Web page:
Note: Still finishing my cabinet doors. Once I get my cabinet doors all on you will not be able to see the LEDs over the stove anymore.

Step 9: Now the Bad News...

Picture of Now the Bad News...

The tape doesn't stick very well at all. Basically is there to help you get it set up then you will need to use a secondary method to keep the tape in place.

I used two other methods.

  • Clear Silicone
  • Crazy Glue

The silicone I used like a strap and placed a bead over the tape. This worked really well so I put a bead ever 3"-6" or so.

At the ends where you have more weight with plugs and the switch I used quick dry super glue. This stuff also worked really will to hold the tape in place. I put the super glue on the back of the tape.

I have had this installed for three weeks now and not one piece has fallen down.

I hope you enjoyed this Instructable.

Please vote.

Ask me questions, I will do my best to help.




dubyaohohdee (author)2016-10-11

I did this a couple months ago. I mounted the LEDs to some small pieces of wood with hot glue and then used a finish nailer to mount them under the cabinets. This made mounting much easier.

Also a really easy enhancement is to add a motion detector like this -

Clarification: The motion detector would replace the switch. My system is always on so anytime you walk into the kitchen the lights come on without having to use a switch. Also, here is the ebay link from my pic above. "LED DC5-24V 5A Strip Automatic MINI PIR Infrared Motion Sensor Detector Switch"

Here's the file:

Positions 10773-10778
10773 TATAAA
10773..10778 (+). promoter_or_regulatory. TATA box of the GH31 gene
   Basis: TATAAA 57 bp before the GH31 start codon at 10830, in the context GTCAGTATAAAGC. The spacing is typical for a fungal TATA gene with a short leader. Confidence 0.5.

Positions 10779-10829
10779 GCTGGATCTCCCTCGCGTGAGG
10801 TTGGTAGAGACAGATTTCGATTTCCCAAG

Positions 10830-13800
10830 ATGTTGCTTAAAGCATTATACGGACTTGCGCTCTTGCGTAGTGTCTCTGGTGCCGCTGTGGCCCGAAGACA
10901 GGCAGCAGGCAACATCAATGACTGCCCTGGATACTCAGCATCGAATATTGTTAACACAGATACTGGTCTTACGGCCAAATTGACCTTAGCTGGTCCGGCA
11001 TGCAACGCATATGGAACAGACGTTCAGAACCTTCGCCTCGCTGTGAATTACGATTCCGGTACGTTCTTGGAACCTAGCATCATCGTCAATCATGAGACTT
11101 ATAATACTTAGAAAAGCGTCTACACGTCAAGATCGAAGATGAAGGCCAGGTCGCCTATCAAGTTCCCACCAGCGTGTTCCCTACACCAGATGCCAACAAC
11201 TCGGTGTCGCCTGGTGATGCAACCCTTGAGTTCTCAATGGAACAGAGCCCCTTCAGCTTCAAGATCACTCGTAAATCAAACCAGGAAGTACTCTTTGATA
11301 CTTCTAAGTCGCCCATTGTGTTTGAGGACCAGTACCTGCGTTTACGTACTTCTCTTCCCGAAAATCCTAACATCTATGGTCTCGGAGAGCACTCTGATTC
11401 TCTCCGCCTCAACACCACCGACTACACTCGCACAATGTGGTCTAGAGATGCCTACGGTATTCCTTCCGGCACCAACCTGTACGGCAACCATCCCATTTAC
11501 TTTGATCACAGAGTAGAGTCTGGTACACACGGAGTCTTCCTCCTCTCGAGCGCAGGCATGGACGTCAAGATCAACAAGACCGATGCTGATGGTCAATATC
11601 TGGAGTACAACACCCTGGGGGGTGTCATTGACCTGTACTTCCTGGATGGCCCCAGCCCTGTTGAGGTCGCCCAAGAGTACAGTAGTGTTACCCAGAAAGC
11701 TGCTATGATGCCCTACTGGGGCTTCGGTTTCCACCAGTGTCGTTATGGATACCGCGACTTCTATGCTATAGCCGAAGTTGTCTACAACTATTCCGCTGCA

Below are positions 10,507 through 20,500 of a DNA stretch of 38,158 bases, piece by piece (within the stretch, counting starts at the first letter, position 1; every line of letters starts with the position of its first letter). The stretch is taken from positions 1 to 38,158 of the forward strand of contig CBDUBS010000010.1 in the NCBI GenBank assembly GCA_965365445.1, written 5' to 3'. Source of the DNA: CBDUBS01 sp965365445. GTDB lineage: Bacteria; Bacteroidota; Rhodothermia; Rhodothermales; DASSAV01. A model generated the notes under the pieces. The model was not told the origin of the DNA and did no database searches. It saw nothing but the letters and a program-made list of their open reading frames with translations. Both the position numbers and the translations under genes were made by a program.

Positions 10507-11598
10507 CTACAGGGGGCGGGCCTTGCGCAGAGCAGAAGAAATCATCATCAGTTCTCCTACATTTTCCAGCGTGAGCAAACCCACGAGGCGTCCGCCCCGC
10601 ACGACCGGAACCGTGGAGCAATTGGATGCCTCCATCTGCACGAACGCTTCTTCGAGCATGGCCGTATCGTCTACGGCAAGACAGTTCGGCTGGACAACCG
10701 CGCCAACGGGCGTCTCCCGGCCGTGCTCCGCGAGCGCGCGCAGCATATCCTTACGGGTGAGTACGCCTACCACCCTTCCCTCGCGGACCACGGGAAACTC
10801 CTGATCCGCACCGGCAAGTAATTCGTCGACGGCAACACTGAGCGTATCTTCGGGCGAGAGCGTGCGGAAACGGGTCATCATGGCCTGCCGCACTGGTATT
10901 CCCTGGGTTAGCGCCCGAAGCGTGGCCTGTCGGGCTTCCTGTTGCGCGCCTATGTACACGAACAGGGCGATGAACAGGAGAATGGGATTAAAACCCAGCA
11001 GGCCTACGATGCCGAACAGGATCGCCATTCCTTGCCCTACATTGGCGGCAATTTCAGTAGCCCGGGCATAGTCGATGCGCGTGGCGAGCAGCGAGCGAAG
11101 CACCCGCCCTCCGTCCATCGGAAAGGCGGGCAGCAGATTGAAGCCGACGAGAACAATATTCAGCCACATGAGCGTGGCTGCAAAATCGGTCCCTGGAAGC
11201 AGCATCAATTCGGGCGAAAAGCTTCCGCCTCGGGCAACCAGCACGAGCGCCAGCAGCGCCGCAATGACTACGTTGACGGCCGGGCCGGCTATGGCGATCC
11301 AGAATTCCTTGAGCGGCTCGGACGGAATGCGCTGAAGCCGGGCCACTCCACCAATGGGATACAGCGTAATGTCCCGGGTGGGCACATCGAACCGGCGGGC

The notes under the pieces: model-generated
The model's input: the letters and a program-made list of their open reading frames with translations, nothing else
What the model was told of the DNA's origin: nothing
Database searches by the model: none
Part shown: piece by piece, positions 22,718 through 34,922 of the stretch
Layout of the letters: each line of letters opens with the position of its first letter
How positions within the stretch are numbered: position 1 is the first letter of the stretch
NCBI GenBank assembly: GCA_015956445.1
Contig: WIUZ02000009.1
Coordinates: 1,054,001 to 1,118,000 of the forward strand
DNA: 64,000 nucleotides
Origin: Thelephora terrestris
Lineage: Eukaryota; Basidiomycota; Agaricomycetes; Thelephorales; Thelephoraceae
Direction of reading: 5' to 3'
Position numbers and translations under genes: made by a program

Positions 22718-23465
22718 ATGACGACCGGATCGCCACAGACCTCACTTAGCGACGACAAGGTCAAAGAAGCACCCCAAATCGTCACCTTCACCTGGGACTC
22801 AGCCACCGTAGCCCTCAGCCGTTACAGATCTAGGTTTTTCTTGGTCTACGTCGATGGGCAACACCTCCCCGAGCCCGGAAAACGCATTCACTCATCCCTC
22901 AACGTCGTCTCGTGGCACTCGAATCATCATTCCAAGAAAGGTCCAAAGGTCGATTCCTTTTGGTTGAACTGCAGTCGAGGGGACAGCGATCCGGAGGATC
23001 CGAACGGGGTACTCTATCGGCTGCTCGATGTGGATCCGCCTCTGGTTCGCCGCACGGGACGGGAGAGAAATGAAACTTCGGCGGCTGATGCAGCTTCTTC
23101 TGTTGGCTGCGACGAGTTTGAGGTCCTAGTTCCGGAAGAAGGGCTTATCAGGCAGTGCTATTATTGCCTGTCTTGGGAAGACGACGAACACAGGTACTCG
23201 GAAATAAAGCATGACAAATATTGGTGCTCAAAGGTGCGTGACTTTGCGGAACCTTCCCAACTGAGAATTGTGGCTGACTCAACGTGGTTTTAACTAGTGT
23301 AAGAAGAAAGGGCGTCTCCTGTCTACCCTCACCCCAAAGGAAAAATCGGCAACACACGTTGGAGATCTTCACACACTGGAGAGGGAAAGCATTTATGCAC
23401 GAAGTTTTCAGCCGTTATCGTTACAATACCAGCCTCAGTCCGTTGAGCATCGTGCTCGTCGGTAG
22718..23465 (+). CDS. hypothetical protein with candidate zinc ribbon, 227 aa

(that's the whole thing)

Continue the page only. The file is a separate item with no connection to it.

dimm0k (author)dubyaohohdee2016-11-04

sweet, I was just thinking of implementing something like this but have no idea what would be needed for something like this... thanks!

mattb5 (author)dubyaohohdee2016-10-19

So does it shut itself off after a certain amount of time? Is that time changeable?

I could really use something like this in my closet but have no outlet, just a wall switch for a ceiling light... At the risk of sounding like someone who contemplates recreational electrocution, could this be (somewhat easily) hardwired into the switch or is that a job for an electrician?

For several years I used a string of battery powered Christmas wreath LEDs with a normally closed magnetic switch. A magnet keeps the switch open. Open the door pulling the magnet away from the switch
causes the switch to close and the lights come on. Lights turn off when the door is
closed. Three AA batteries lasted for over 2 years.

My small magnet sticks to the steel hinge without gluing. Mount the switch to the door frame next to the magnet. Just cut one of the LED strands and wire to each end of the switch. Couldn't be easier. Digi-Key or a local electronics store should have them. This illustration shows one that can be wired open or closed, thus the three terminals.

Most wall switches are wired with a single romex cable to interrupt the power at the light itself. In other words, the power is going to the light and is being turned on or off using the switch.

If you're lucky, the power mite be going to your switch 1st and then to the light.

With this configuration, you can put in a combination switch/outlet and that will give you the needed power for your low voltage xfrmr for the lites.

FirstSpear (author)bill.glode2016-10-11